Published on: January 27, 2023
Authors: Megan Wolf
Topics: ESG and Diversity & Inclusion
Following more traditional items such as innovation and financial performance, ESG topics such as data security, corporate governance, and reducing greenhouse gas emissions round out the top five priorities for investors, according to PwC’s 2022 Global Investor Survey. However, investors have pointed to “effectiveness and reporting gaps” in these key ESG priorities which raise concerns for their ability to assess business risks and opportunities and ultimately allocate capital.
The study surveyed 227 global investment professionals and conducted extensive interviews with investors and analysts across five countries to gather insights into the macro issues that will impact company performance and gain clarity on what measures organizations should take to help investors.
ESG ratings and scores, sustainability disclosures and alternative data rank in the bottom three valuable sources used by investors to assess company performance. Investors say there is an underlying mistrust of these reports, with 87% saying there is at least “some greenwashing” and 46% indicating greenwashing occurs to a “large or very large extent.” About 7 out of 10 investors are looking for more comprehensive reporting, which would include information on:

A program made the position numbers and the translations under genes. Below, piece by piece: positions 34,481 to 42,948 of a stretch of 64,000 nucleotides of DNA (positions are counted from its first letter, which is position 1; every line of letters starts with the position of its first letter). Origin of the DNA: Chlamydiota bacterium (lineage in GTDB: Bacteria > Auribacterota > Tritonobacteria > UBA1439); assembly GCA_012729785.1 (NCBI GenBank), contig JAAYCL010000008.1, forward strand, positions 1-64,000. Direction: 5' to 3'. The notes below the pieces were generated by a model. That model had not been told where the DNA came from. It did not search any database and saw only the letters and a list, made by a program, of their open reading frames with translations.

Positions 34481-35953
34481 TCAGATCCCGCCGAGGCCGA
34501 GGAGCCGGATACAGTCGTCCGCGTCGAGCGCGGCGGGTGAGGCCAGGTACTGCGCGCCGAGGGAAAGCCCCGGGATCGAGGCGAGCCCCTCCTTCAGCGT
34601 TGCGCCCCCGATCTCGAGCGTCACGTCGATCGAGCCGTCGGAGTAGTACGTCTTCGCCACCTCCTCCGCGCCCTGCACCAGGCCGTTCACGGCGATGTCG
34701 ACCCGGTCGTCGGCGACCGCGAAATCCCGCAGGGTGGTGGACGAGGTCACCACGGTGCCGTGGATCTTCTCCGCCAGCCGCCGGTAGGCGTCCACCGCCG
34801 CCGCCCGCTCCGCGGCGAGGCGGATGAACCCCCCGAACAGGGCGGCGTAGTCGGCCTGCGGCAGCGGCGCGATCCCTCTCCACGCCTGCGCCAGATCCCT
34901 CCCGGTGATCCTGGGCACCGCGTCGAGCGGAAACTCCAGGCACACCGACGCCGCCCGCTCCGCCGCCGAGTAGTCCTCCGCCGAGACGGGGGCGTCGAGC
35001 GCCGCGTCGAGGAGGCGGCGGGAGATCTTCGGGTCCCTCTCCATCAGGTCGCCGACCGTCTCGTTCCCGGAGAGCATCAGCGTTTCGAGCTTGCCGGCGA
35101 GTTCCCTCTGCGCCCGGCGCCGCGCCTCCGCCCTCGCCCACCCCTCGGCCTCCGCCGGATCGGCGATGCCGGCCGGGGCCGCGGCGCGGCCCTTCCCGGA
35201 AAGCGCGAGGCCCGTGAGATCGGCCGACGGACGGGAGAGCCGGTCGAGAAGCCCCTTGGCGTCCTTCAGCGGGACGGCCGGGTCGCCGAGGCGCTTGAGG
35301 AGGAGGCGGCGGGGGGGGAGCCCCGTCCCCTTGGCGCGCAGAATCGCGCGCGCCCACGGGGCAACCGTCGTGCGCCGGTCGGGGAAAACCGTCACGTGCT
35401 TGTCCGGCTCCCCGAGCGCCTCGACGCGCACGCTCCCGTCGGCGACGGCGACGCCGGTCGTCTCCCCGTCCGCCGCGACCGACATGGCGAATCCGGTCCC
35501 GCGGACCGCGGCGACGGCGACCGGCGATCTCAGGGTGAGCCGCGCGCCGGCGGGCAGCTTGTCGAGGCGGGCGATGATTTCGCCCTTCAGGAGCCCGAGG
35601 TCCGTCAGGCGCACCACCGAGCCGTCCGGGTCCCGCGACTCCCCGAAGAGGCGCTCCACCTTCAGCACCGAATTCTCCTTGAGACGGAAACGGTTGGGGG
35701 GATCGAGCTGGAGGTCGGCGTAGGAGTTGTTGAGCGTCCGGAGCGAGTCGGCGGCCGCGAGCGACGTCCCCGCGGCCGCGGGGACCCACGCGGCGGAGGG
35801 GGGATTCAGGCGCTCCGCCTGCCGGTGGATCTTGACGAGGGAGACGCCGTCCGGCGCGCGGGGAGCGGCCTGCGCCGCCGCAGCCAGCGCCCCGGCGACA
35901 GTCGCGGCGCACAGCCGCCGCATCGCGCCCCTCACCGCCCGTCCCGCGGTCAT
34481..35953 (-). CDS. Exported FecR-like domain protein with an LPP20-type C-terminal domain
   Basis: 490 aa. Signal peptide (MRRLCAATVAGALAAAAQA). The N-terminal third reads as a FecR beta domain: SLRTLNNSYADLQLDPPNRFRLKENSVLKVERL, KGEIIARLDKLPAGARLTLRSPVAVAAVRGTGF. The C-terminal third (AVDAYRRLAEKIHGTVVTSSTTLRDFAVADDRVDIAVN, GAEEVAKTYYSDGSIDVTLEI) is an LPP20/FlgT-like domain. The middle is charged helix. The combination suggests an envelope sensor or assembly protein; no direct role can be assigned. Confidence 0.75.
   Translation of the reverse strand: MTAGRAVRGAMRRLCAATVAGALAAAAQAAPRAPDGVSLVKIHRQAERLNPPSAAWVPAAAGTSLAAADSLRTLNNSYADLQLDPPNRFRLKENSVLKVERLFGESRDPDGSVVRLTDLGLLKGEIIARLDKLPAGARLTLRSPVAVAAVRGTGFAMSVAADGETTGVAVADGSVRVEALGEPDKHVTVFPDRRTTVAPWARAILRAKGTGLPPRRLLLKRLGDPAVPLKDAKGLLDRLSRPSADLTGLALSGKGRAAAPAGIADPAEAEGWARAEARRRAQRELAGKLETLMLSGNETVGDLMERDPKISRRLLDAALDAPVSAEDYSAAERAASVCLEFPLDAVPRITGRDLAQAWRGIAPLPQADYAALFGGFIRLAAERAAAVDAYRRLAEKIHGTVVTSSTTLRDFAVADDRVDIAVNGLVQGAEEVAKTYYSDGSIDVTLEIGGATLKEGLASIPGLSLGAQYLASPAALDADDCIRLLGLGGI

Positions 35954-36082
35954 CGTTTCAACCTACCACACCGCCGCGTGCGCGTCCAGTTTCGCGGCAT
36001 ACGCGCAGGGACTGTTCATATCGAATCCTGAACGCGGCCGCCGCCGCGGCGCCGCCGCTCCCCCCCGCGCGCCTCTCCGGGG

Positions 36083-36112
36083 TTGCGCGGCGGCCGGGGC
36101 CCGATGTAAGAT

- The financial cost to meet the sustainability goals the company established;
- The effects of sustainability risks and opportunities on the financial statement assumptions;
- The relevance of sustainability initiatives to the overall business model; and
- An understanding of the governance and oversight over sustainability risks and opportunities.
The importance of including environmental costs was found to be critical. Of investors who were asked their willingness to accept a lower rate of return on investment for a company that undertakes activities that have a beneficial impact on society or the environment, only 27% said yes, with 46% saying no and 28% “neutral.” The results of a similar question asking if a lower rate of return is acceptable if the company undertakes issues relevant to its business’ performance and prospects barely garnished more support, with 29% saying yes, 40% no, and a surprising 31% “neutral.”
Beyond the financial impact of investing in environmental goals, investors are overwhelmingly looking for assurance that ESG reporting measures up to a company’s audited financial statements and confirms the company “has actually done what it says it has done.” In addition, investors are looking for independent reasonable assurance opinions and subject matter experts that can provide external certifications to help ascertain the maturity of the company’s overall processes and provide professional skepticism.
Director, Practice, HR Policy Association and Center On Executive Compensation